Image_2_Alterations of the Innate Immune System in Susceptibility and Resilience After Social Defeat Stress.PDF (117.69 kB)

Image_2_Alterations of the Innate Immune System in Susceptibility and Resilience After Social Defeat Stress.PDF

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posted on 13.07.2018 by Oliver Ambrée, Christina Ruland, Stefanie Scheu, Volker Arolt, Judith Alferink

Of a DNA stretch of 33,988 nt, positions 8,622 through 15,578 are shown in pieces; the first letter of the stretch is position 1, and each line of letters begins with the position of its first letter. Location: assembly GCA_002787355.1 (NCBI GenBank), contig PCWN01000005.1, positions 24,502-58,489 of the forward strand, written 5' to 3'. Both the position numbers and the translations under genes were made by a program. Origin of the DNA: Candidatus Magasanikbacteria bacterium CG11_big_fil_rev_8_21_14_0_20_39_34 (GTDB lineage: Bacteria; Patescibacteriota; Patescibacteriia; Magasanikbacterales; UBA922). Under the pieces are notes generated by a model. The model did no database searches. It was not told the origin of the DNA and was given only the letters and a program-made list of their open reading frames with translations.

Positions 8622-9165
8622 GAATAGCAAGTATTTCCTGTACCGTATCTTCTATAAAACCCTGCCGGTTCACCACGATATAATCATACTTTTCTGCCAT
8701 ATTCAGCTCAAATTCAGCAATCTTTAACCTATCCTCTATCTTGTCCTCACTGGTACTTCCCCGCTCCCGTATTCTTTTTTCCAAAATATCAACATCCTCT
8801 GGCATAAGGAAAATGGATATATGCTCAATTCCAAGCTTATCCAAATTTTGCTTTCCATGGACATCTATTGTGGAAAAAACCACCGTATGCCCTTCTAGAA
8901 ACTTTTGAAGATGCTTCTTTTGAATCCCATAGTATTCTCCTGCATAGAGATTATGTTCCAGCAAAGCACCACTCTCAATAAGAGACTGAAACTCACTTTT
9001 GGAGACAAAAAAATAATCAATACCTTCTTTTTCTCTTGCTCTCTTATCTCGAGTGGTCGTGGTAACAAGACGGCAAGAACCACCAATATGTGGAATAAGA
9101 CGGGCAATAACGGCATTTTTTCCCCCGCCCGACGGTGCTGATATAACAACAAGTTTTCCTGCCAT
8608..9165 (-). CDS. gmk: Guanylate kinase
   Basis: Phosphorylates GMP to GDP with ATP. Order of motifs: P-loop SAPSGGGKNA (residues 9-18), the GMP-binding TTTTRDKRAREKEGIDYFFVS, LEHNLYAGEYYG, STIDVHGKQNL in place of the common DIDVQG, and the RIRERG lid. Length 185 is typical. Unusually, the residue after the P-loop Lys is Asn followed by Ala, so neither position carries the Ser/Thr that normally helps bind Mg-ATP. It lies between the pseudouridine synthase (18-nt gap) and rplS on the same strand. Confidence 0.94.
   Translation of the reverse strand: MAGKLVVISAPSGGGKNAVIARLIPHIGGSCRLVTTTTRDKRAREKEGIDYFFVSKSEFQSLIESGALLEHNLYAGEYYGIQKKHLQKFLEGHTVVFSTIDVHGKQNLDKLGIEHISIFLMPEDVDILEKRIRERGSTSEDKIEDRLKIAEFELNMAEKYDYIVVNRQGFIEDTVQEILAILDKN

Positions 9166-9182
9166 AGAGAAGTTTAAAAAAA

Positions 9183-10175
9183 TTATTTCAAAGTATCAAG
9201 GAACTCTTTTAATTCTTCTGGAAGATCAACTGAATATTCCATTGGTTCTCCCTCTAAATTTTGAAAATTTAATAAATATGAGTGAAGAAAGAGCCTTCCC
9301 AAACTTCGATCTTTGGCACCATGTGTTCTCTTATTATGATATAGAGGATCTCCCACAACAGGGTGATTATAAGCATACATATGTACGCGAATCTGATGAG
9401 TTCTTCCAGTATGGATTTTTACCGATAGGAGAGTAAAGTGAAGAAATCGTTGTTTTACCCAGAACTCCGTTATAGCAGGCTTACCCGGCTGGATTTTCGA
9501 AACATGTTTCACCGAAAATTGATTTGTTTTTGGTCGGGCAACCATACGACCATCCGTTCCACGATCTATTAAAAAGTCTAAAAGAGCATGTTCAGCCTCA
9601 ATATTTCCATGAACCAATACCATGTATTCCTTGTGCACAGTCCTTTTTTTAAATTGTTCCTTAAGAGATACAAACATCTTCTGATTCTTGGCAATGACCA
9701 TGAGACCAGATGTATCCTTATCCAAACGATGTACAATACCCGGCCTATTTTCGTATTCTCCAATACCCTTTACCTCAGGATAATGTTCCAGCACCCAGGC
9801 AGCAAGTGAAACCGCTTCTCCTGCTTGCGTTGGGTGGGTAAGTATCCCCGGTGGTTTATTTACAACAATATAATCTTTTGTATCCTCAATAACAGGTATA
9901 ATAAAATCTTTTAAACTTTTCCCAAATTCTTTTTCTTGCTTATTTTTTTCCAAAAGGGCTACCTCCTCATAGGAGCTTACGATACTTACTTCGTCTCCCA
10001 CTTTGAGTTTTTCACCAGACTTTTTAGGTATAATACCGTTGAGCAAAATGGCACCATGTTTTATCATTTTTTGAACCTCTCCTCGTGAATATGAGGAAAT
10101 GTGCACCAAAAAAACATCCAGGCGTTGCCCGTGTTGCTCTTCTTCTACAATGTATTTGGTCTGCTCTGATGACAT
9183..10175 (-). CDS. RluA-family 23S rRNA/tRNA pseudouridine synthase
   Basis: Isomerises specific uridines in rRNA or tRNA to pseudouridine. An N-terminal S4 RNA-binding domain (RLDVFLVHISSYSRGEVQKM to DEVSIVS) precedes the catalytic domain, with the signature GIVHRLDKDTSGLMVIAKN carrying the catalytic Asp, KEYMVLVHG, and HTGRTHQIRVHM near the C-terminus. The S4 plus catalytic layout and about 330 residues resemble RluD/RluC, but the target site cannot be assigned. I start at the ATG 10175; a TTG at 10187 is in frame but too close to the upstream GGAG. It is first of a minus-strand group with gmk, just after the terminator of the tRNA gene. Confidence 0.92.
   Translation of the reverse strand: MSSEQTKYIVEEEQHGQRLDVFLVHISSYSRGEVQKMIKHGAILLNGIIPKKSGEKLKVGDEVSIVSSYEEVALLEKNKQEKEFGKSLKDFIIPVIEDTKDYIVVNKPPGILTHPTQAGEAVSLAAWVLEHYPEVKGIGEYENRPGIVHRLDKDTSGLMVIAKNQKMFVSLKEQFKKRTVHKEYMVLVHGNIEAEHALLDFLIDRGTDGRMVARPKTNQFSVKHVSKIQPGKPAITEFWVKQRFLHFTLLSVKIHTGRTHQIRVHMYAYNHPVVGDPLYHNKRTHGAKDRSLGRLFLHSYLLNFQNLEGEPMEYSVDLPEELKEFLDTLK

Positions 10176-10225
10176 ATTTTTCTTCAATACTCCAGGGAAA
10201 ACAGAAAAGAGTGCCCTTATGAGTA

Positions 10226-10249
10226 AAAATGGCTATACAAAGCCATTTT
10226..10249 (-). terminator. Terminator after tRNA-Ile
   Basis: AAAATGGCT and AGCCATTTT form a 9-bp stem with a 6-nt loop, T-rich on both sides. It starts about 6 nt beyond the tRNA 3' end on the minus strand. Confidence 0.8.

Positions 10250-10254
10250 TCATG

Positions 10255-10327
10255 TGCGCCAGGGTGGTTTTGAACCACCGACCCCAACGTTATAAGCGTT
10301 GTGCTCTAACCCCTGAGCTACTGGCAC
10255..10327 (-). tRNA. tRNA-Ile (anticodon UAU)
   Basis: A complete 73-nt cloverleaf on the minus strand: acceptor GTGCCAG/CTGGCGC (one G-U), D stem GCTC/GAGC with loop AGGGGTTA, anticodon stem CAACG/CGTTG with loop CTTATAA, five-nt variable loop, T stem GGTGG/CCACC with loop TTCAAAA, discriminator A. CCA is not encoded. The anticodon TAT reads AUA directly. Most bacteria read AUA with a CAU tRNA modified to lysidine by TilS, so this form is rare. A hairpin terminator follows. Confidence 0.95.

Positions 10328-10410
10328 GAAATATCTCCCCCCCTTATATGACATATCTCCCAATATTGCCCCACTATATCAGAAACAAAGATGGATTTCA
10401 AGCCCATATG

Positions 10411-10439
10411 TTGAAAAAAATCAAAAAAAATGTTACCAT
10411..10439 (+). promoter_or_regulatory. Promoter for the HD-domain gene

Dysregulation of innate immune responses has frequently been reported in stress-associated psychiatric disorders such as major depression. In mice, enhanced circulating cytokine levels as well as altered innate immune cell numbers have been found after stress exposure. In addition, stress-induced recruitment of peripheral monocytes to the brain has been shown to promote anxiety-like behavior. However, it is yet unclear whether specific differences in the innate immune system are associated with stress susceptibility or resilience in mice. Utilizing chronic social defeat, a model of depression and stress vulnerability, we characterized peripheral and brain-invading myeloid cells in stress-susceptible and resilient animals. In all defeated animals, we found reduced percentages of CD11c+ dendritic cells (DCs) by flow cytometry in the spleen when compared to non-defeated controls. Exclusively in susceptible mice conventional DCs of the spleen showed up-regulated expression of MHC class II and co-stimulatory CD80 molecules pointing toward an enhanced maturation phenotype of these cells. Susceptible, but not resilient animals further exhibited an increase in inflammatory Ly6Chi monocytes and higher numbers of spleen-derived CD11b+ cells that produced the proinflammatory cytokine tumor necrosis factor (TNF) upon lipopolysaccharide (LPS) stimulation. Increased percentages of peripheral CD45hi CD11b+ cells immigrated into the brain of defeated mice, regardless of resilience or susceptibility. However, cellular infiltrates in the brain of susceptible mice contained higher percentages of CC chemokine receptor 2 (CCR2+) Ly6Chi monocytes representing an inflammatory phenotype. Thus, we defined specific stress-related immune signatures involving conventional DCs and inflammatory Ly6Chi monocytes in susceptible and resilient mice. Together, our findings suggest an impact of the innate immune system in vulnerability to stress-related disorders such as major depression.